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One man’s efforts to document woodworking

Ray McInnis is documenting major points in the history of woodworking on his Web site at

To update an old saying: If there's a Web site you want to read that hasn't been written, write it yourself. Ray McInnis of Bellingham, Wash., has done just that.

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In 2004, McInnis created the interactive Web site,, to give woodworkers a better understanding of how their trade developed to where it is today. The site features roughly 1,500 pages with 1,800 images and represents an astounding amount of research that is still ongoing.

"I'm driven to write this out of the pure sense of discovery. I want to talk to woodworkers, both amateur and professional. I'd like to crack the academic crowd and demonstrate to them that they're neglecting an important subject and I want to hit the interested lay public," says McInnis.

The academic crowd he's referring to consists of cultural historians who study social history. For example, McInnis says the woodworking industry substantially contributed to the development of the American economy throughout the early to mid-1900s, yet these issues are hardly discussed in conventional accounts of U.S. history. To illustrate his point, he refers to the concept of home ownership.

"Home ownership is central to the notion of the American middle class - the satisfaction of having your own home and having sufficient income to furnish it and make it comfortable. One of the payoffs of the home ownership that came after World War II was having a home workshop for woodworking. It seems to me that kind of thing would be of interest to social historians, but I haven't seen them touch on it."

The site offers a plethora of similar topics. Dozens of other issues are based on information extracted from tooling and machinery manuals and other documentation related to woodworking, going as far back as the late 1800s.

McInnis is an avid woodworker with a solid background as a historian. He spent 40 years as an academic reference librarian and honorary adjunct history professor at Western Washington University in Bellingham, Wash.

"I am primarily experienced in both conducting research and teaching research, which led me to believe that these woodworking manuals and/or magazines amateur woodworkers had at their disposal, decade by decade, were the source of much of their ideas and inspiration about woodworking. Besides, I use them myself."

McInnis debated whether to approach this yearning of his by means of a book, or via a Web site, with which he had no experience. The ease of changing material quickly was the deciding factor.

"I've written books before. One of the first things you do when you write a book is look back in retrospect and say 'Why didn't I put that in there?' What was appealing about the Web was being able to continually change and update the material, and also to get to an audience of a broader spectrum."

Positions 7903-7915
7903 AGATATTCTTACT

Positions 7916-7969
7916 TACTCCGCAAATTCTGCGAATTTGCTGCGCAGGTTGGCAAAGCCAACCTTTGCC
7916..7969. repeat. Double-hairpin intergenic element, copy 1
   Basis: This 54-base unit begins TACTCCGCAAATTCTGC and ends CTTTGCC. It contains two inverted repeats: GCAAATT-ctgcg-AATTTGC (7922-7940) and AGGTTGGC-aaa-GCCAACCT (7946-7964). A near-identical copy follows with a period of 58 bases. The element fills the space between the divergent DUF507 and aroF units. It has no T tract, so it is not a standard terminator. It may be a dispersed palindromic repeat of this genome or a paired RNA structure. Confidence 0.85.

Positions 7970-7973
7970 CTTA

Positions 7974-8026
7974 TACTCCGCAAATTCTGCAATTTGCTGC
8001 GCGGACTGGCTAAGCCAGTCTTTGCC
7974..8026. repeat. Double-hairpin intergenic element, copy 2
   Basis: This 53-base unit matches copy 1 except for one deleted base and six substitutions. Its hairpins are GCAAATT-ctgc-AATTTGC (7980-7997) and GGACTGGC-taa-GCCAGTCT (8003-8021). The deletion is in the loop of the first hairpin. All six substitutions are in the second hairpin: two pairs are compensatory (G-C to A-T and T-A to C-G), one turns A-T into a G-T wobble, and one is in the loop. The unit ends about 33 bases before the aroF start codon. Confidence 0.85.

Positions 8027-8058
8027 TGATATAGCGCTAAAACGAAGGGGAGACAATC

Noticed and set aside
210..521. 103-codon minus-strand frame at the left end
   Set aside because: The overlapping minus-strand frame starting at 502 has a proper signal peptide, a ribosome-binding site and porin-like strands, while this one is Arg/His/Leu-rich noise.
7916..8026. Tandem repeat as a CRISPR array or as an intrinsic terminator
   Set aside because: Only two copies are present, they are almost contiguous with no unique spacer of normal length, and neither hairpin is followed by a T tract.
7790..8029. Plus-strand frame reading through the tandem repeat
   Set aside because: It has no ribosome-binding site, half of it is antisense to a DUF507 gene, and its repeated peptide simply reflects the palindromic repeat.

Prior to the launch, he had surveyed many sites on the Internet for one similar to his, and wasn't satisfied with what was out there. Nothing thoroughly covered the history of woodworking thoroughly in the way he wanted to see it, so he began exploring ways to take on the mission himself.

"I could do the research, I could do the writing. What I had the most difficulty with was mastering HTML and making it possible to translate my research onto the Internet so you could read it. That was a huge learning curve for me."

The site also presents scanned copies of manufacturers' catalogs and tool manuals, how-to information and furniture plans.

"Many woodworking manuals are directed toward basically three different skill levels of woodworkers. I have them arranged year-by-year, going back over 200 years. It's a little skimpy on those from the 1800s-1900s. The intent here is to show how, over the decades, woodworking has changed and how woodworking remains the same."

The site is now approaching 15,000 visitors per month. Every topic features an invitation for visitors to ask a question and ultimately McInnis wants to use the site to build a community of woodworkers. Lately, he has been working on the Web site more than the normal four hours per day and he's done at his own expense since the site does not accept advertising.

"I want to maintain both editorial control and maintain neutrality and, if I allowed advertising, I can see objections mounting that I would rather avoid."

While documenting the history of woodworking sounds steep, McInnis justifies it with a practical approach.

"In order to explain where woodworking is today, extensive historical accounts of woodworking in general can't be avoided. I would be preaching to the choir to go on and on about woodworking's place in society, so I won't bother, except to say that amateur woodworking is a huge social movement, but not very much is known about it, especially its history."

This article originally appeared in the April 2010 issue.

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